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Evaluation of the effects of nephrotomy on renal function in clinically normal cats

Christian BolligerDepartment of Small Animal Clinical Sciences, College of Veterinary Medicine, Michigan State University, East Lansing, MI 48824.
Present address is Kleintierklinik, 2 Kieferstrasse, CH-4665, Oftringen, Switzerland.

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Richard WalshawDepartment of Small Animal Clinical Sciences, College of Veterinary Medicine, Michigan State University, East Lansing, MI 48824.
Present address is Department of Companion Animals, Atlantic Veterinary College, University of Prince Edward Island, Charlottetown, PE C1A 4P3, Canada.

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John M. KrugerDepartment of Small Animal Clinical Sciences, College of Veterinary Medicine, Michigan State University, East Lansing, MI 48824.

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Diana S. RosensteinDepartment of Small Animal Clinical Sciences, College of Veterinary Medicine, Michigan State University, East Lansing, MI 48824.

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Marlee A. RichterDepartment of Small Animal Clinical Sciences, College of Veterinary Medicine, Michigan State University, East Lansing, MI 48824.

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Joe G. HauptmanDepartment of Small Animal Clinical Sciences, College of Veterinary Medicine, Michigan State University, East Lansing, MI 48824.

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Whitney A. MauerDepartment of Population Medicine Center, College of Veterinary Medicine, Michigan State University, East Lansing, MI 48824.

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Abstract

Objective—To evaluate the effects of nephrotomy on renal function in clinically normal cats.

Animals—20 specific-pathogen-free, 9- to 11-month old female mixed-breed cats.

Procedure—Serum chemistry analyses, CBC determinations, urinalyses, microbiologic urine cultures, renal ultrasonography, abdominal radiography, and single-kidney and total glomerular filtration rate (GFR) determinations by use of renal scintigraphy and measurements of plasma disappearance of technetium 99m-diethylenetriaminepentaacetic acid were performed before surgery and at 3, 12, 26, 52, and 78 weeks after surgery in 10 cats that underwent unilateral nephrotomy and in 10 control cats that underwent a sham surgical procedure.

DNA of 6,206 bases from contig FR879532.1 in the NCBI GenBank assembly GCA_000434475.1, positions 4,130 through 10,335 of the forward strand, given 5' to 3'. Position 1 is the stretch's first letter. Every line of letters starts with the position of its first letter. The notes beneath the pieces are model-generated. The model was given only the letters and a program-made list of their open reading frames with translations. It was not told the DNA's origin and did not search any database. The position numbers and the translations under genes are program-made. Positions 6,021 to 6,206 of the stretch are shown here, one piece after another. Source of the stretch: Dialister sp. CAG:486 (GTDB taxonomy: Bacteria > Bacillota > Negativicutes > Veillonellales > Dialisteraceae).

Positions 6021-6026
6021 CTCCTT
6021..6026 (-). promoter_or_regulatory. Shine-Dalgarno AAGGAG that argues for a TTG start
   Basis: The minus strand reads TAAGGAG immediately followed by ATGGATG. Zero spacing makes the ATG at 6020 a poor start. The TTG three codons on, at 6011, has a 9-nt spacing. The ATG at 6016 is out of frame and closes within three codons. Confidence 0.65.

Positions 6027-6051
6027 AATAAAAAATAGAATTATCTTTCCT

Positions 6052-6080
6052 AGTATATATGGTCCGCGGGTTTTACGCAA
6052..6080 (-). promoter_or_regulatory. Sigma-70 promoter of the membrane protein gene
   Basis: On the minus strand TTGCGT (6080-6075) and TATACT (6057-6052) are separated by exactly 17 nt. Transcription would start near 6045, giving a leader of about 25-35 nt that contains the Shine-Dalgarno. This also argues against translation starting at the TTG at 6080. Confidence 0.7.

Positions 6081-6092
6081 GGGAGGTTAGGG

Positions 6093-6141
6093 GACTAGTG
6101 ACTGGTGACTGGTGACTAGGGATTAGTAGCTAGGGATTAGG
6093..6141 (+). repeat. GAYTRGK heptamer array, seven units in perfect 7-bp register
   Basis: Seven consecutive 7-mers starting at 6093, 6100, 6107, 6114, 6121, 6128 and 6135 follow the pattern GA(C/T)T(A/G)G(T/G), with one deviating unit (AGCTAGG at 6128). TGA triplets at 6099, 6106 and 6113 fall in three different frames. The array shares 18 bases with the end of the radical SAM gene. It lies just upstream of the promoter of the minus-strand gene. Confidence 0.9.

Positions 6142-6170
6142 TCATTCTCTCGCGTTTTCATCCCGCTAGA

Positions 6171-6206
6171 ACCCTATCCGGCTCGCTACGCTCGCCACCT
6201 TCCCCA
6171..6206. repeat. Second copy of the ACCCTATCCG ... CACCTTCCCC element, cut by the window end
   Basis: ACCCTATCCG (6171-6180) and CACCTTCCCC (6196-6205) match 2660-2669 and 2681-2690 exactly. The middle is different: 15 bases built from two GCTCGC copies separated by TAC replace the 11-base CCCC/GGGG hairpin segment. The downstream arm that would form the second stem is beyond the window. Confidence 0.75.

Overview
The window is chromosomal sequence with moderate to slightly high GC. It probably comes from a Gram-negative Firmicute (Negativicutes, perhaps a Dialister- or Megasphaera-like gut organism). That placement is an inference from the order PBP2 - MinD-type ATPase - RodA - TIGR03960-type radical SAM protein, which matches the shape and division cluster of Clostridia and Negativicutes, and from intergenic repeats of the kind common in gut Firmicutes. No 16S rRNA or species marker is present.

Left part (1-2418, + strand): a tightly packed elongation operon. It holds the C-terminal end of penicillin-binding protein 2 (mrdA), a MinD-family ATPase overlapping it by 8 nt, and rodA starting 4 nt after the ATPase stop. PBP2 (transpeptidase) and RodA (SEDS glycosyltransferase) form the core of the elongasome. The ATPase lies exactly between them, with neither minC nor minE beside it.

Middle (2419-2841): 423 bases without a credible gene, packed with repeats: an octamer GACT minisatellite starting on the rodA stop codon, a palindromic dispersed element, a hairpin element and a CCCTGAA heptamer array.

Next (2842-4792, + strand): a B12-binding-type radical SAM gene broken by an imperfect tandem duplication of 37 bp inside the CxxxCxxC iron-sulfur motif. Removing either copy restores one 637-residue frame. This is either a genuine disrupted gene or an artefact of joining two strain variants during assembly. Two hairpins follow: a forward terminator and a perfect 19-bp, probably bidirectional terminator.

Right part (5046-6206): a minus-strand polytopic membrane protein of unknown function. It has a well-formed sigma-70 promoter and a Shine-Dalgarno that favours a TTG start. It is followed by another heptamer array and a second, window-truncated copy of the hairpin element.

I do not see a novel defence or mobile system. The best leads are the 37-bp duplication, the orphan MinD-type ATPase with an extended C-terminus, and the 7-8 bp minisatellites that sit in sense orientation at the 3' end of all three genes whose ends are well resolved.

Results—Two cats (1 from each group) did not complete the study, and their data were eliminated from analyses. Unilateral nephrotomy resulted in a 10% to 20% reduction in mean single-kidney GFR, compared with that of nephrotomy contralateral control kidneys. However, mean total GFR in nephrotomy-group cats was not significantly different from that of shamgroup cats. Over the 78 weeks of study, mean total GFR declined 34% and 40% in nephrotomy- and sham-group cats, respectively. Adverse events associated with nephrotomy included persistent microscopic hematuria, renal pelvis hyperechogenicity with distant shadowing on ultrasonographic evaluation, dilatation of renal pelves, and hydronephrosis.

Conclusions and Clinical Relevance—Nephrotomy in normal functioning feline kidneys results in a modest relative reduction in renal function, compared with contralateral kidney controls, but has minimal effect on total GFR when compared with sham-operated control cats. However, any detrimental effects of nephrotomy may be magnified in cats with diseased kidneys, which may have little or no capacity for repair or compensation. (Am J Vet Res 2005;66:1400–1407)

Abstract

Objective—To evaluate the effects of nephrotomy on renal function in clinically normal cats.

Animals—20 specific-pathogen-free, 9- to 11-month old female mixed-breed cats.

Procedure—Serum chemistry analyses, CBC determinations, urinalyses, microbiologic urine cultures, renal ultrasonography, abdominal radiography, and single-kidney and total glomerular filtration rate (GFR) determinations by use of renal scintigraphy and measurements of plasma disappearance of technetium 99m-diethylenetriaminepentaacetic acid were performed before surgery and at 3, 12, 26, 52, and 78 weeks after surgery in 10 cats that underwent unilateral nephrotomy and in 10 control cats that underwent a sham surgical procedure.

Results—Two cats (1 from each group) did not complete the study, and their data were eliminated from analyses. Unilateral nephrotomy resulted in a 10% to 20% reduction in mean single-kidney GFR, compared with that of nephrotomy contralateral control kidneys. However, mean total GFR in nephrotomy-group cats was not significantly different from that of shamgroup cats. Over the 78 weeks of study, mean total GFR declined 34% and 40% in nephrotomy- and sham-group cats, respectively. Adverse events associated with nephrotomy included persistent microscopic hematuria, renal pelvis hyperechogenicity with distant shadowing on ultrasonographic evaluation, dilatation of renal pelves, and hydronephrosis.

Conclusions and Clinical Relevance—Nephrotomy in normal functioning feline kidneys results in a modest relative reduction in renal function, compared with contralateral kidney controls, but has minimal effect on total GFR when compared with sham-operated control cats. However, any detrimental effects of nephrotomy may be magnified in cats with diseased kidneys, which may have little or no capacity for repair or compensation. (Am J Vet Res 2005;66:1400–1407)